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Unformatted text preview: 16 - 1 Matrix facts S. Lall, Stanford 2009.11.18.01 16 - Matrix facts
• Completion of squares • Block LDU matrix decomposition • Inverse of a block matrix • Inverse of a sum • Useful matrix identities • Push-through identity 16 - 2 Matrix facts S. Lall, Stanford 2009.11.18.01 Completion of Squares
the completion of squares formula for quadratic polynomials is b ax2 + 2bxy + dy 2 = a x + y a
2 b2 2 y + d− a when a > 0, this tells us the minimum with respect to x for ﬁxed y min ax + 2bxy + dy =
x∈R 2 2 b2 2 y d− a b which is achieved when x = − y . a this also gives a test for global positivity: ax + 2bxy + dy > 0 for all nonzero x, y ∈ R
2 2 ⇐⇒ b2 a > 0 and d − > 0 a 16 - 3 Matrix facts S. Lall, Stanford 2009.11.18.01 completion of squares for matrices
if A ∈ Rn×n and D ∈ Rm×m are symmetric matrices and B ∈ Rn×m, then x y
T AB BT D x = x + A−1By y T A x + A−1By + y T (D − B T A−1B )y • compare with b ax2 + 2bxy + dy 2 = a x + y a 2 b2 2 y + d− a • gives a general formula for quadratic optimization; if A > 0, then min
x x y T AB BT D x = y T (D − B T A−1B )y y and the minimizing x is xopt = −A−1By 16 - 4 Matrix facts S. Lall, Stanford 2009.11.18.01 block LDU matrix decomposition
the completion of squares formula gives a useful matrix decomposition x y
T AB BT D x = x + A−1By y x = y
T T A x + A−1By T + y T (D − B T A−1B )y I A−1B 0I x y I 0 B T A−1 I A 0 0 D − B T A−1B since this holds for all x, y , AB I 0 = BT D B T A−1 I holds whenever A is invertible A 0 0 D − B T A−1B I A−1B 0I 16 - 5 Matrix facts S. Lall, Stanford 2009.11.18.01 inverse of a block matrix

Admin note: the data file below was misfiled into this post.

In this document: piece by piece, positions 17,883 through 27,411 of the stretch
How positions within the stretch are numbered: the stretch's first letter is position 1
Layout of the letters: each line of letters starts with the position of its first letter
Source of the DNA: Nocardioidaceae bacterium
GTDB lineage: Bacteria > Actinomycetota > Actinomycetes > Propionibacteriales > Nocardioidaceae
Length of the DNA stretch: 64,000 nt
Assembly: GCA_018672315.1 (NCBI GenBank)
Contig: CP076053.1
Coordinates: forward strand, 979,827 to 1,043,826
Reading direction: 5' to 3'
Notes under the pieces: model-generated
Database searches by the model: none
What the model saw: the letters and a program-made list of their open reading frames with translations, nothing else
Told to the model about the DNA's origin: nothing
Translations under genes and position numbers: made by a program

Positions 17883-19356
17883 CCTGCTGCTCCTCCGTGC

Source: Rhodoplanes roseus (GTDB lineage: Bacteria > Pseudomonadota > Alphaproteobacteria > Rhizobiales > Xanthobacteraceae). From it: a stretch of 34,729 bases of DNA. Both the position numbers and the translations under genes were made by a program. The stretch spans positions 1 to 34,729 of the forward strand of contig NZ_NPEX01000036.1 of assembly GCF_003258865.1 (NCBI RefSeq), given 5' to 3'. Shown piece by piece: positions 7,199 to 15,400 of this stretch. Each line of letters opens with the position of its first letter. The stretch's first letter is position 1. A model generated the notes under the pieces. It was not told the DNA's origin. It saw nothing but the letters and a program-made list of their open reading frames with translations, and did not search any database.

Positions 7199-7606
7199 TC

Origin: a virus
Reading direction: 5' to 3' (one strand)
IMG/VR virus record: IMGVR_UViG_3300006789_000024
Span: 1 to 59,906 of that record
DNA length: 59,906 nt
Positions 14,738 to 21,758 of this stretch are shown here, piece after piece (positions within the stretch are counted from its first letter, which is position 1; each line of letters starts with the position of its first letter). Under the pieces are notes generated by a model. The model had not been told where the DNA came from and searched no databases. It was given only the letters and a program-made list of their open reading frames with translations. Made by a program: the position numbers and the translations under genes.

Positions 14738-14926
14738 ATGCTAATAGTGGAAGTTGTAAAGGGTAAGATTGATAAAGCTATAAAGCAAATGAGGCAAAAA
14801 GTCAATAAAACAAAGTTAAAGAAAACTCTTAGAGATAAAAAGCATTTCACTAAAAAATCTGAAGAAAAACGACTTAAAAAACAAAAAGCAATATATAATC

also holds for asymmetric matrices I 0 AB = CD CA−1 I A 0 0 D − CA−1B I A−1B 0I this decomposition is easy to invert AB CD
−1 I A−1B = 0I −1 A−1 0 0 (D − CA−1B )−1 A−1 0 0 (D − CA−1B )−1 −A−1BS −1 S −1 I 0 CA−1 I −1 I −A−1B = 0 I I 0 −CA−1 I A−1 + A−1BS −1CA−1 = −S −1CA−1 the matrix S = D − CA−1B is called the Schur complement of A 16 - 6 Matrix facts S. Lall, Stanford 2009.11.18.01 inverse of a sum
we can also complete the square to minimize w.r.t. y instead of x, which gives another formula, which holds whenever D is invertible AB CD
−1 T −1 = −D−1CT −1 −T −1BD−1 D−1 + D−1CT −1BD−1 where T = A − BD−1C AB the two formulas for CD −1 must be equal, so (A − BD−1C )−1 = A−1 + A−1B (D − CA−1B )−1CA−1 called the matrix inversion lemma or Sherman-Morrison-Woodbury formula 16 - 7 Matrix facts S. Lall, Stanford 2009.11.18.01 Useful Matrix Identities
A(I + A)−1 = I − (I + A)−1 because (I + A)(I + A)−1 = I so (I + A)−1 + A(I + A)−1 = I 16 - 8 Matrix facts S. Lall, Stanford 2009.11.18.01 more useful matrix identities
(I + AB )−1 = I − A(I + BA)−1B verify this directly; we have I − A(I + BA)−1B (I + AB ) = I + AB − A(I + BA)−1B (I + AB ) = I + AB − A(I + BA)−1(I + BA)B =I • I + AB is invertible if and only if I + BA is • true for any A and B , not just square ones 16 - 9 Matrix facts S. Lall, Stanford 2009.11.18.01 and more useful matrix identities
A(I + BA)−1 = (I + AB )−1A because B (I + AB ) = (I + BA)B • called push-through identity • A on the left pushes in, and pushes out A on the right ...
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This note was uploaded on 08/23/2010 for the course EE 263 taught by Professor Boyd,s during the Fall '08 term at Stanford.
- Fall '08